Connecting the (Inclusive) Dots in Cambodia

Brent C. Elder, PhD, Sophak Kanika Nguon, and Hayley Niad 

An American professor, a Cambodian lecturer/self-advocate with a disability, and an American project manager/doctoral student huddle together in a tuk-tuk for a week’s worth of meetings. This sounds like the opening line of a well-known “bar joke” in America. But, it is really the start of a really great collaborative project that spans Cambodia, Malawi, and Nepal. 

As researchers and advocates for inclusive education, we make IDP’s Cambodia research team. Together, we are working in collaboration with Purdue University to evaluate the United States Agency for International Development’s (USAID) multi-country study on inclusive education (MCSIE). Our trip to Cambodia began the first major effort by USAID to investigate what works to improve the quality of education for learners with disabilities. 
Cambodia finds itself in the position of actively advancing its efforts on inclusive education, and we were eager to observe this more closely during our trip. With net enrollment ratios for primary education 90% in 2018, access to basic education is relatively strong. However, there remain considerable challenges in access to an inclusive education for children with disabilities, and once in school, issues of equity, quality, and inclusion persist. In a landscape filled with international donors, non-government organizations, and government stakeholders providing inputs and developing projects to advance inclusion, there remains little coordination between stakeholders, and limited preparedness from teachers to accommodate the diverse needs of students in their classroom (Hayes & Bulat, 2018).

Of all three of the project countries, Cambodia was the first to begin. Our week-long “inception trip” was packed full of meeting with the many project stakeholders. Each morning our day started with cramming into a tuk-tuk and weaving through the traffic and sights of Phnom Penh. Surprisingly calm for a Southeast Asian capital, we caught glimpses of the mighty Mekong River, the Independence Monument, the stunning architecture of the National Museum and Royal Place, and the seemingly endless stalls and walls of Phsar Thmei (Central Market) on our daily commute.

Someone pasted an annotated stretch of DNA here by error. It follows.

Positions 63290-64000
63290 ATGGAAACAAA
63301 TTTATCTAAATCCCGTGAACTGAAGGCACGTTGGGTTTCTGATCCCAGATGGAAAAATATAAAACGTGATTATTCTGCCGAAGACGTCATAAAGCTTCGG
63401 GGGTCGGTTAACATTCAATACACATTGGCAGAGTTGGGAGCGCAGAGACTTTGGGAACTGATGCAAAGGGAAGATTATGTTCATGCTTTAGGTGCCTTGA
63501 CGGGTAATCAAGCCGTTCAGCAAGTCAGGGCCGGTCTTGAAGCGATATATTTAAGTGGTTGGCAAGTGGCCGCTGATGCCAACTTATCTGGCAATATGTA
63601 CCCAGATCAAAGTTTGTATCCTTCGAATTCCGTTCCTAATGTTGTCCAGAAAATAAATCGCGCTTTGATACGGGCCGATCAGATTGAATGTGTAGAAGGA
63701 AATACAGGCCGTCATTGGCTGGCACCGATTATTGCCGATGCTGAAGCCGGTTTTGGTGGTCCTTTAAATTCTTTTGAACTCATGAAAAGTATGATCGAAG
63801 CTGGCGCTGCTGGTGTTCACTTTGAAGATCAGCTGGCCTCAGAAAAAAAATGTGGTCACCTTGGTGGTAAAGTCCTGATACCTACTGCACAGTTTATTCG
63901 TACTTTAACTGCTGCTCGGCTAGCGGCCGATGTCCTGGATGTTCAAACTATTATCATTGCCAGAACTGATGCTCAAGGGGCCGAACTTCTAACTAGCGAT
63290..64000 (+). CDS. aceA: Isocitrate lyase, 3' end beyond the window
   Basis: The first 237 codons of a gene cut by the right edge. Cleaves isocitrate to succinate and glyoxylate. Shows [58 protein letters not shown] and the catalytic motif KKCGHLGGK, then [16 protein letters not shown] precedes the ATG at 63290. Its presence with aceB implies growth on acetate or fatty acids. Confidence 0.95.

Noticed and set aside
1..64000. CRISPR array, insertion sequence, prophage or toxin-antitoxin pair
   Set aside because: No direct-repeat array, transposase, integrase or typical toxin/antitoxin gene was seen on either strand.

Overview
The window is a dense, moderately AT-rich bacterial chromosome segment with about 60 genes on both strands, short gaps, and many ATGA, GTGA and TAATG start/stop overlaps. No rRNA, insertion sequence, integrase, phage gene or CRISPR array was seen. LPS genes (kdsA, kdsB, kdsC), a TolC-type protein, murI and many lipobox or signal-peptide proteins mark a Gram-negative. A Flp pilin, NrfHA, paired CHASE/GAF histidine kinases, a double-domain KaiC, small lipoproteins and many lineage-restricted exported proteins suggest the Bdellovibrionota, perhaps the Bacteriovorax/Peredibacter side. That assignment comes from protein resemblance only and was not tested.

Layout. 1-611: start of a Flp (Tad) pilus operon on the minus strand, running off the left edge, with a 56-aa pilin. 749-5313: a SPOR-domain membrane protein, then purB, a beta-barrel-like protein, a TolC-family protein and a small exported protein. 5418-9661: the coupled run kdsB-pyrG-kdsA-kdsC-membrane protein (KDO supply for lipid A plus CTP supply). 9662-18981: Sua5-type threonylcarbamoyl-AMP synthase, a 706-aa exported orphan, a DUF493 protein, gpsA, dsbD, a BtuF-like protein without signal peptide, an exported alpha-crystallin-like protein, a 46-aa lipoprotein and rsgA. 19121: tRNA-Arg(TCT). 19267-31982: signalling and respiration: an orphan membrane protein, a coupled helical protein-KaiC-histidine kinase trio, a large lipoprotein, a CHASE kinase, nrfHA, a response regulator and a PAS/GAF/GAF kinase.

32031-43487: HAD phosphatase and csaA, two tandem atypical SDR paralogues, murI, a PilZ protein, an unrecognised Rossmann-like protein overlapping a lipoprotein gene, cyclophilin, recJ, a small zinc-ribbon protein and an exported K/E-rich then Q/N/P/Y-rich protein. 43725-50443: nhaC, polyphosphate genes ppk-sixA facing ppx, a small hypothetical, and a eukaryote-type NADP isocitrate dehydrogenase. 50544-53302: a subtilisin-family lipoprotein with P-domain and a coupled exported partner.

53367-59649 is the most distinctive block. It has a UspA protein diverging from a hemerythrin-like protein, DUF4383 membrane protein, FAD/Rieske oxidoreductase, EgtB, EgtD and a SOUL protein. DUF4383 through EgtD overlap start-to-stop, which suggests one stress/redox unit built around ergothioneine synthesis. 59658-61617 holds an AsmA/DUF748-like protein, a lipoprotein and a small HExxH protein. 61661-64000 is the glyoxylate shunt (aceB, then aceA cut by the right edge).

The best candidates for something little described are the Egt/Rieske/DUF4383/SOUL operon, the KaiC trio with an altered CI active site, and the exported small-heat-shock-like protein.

Over the course of our week in Cambodia, the three of us played connect-the-dots between meetings with various partners implementing various aspects related to inclusive education in Cambodia. This involved detailed discussions with USAID and project stakeholders like Research Triangle Institute (RTI) International, and government collaborators including the Primary Education Department (PED) and Special Education Department (SED). We were pleased to learn of the rapid development of the National Institute of Special Education (NISE), which will serve as important hub and resource for national improvement in special education. Meeting with UNICEF, Cambodia and Deaf Development Programme (DDP), for example, also helped us to conceptualize the numerous inputs and investments into special and inclusive education across the country. We even spent a full day planning how to implement our research country-wide with the support of the very knowledgeable and supportive Cambodian Disabled People’s Organisation (CDPO). Put simply, it was a busy week, and we were thrilled to engage with so many passionate, motivated individuals working on the cause of inclusive education in Cambodia.  

While we are clearly still wrapping our minds around all of the roles that each of the partners play in the inclusive education landscape of Cambodia, we know there is a lot of interest in making sure that inclusive education and disability rights are not simply an “add-on” to other projects currently underway. There is a strong desire to make inclusive education an integrated part of all the work being done, as disability intersects with all aspects of development programs (and the human condition). The big question remains “how” to do this in a way that honors the local disability community, their families, and all of the numerous partners involved. Further still, how can these efforts be meaningfully sustained?

In the coming months, we are excited to begin gathering research evidence to better frame the work on inclusive education in Cambodia. Stakeholders clearly expressed a deep commitment to figure out how to do this, moving beyond if we should. As the Malawi and Nepal projects get underway, within our country research teams, we will be sharing the aspects of each country context that we feel may be useful to others engaged in this work. Our hope is that we can conduct an evaluation of these three countries and provide recommendations that not only speak to each of these three country contexts, but also be applicable to other countries who are similarly invested in inclusive education and disability rights.

About the authors: We are a group of three researchers working to evaluate USAID’s inclusive education programming in Cambodia. Dr. Brent Elder is an assistant professor in the Interdisciplinary and Inclusive Education Department at Rowan University in New Jersey, USA, and founding member of the disability rights NGO, Tangata Group. Sophak Kanika Nguon plays different roles as self-advocate on disability rights, a lecturer at the Royal University of Phnom Penh, Department of Social Work, and works as consultant in disability sector. Hayley Niad is a program manager and researcher for Inclusive Development Partners (IDP), and a PhD student focusing on issues of inclusive education. 

Learn more about IDP’s involvement with MCSIE in Cambodia.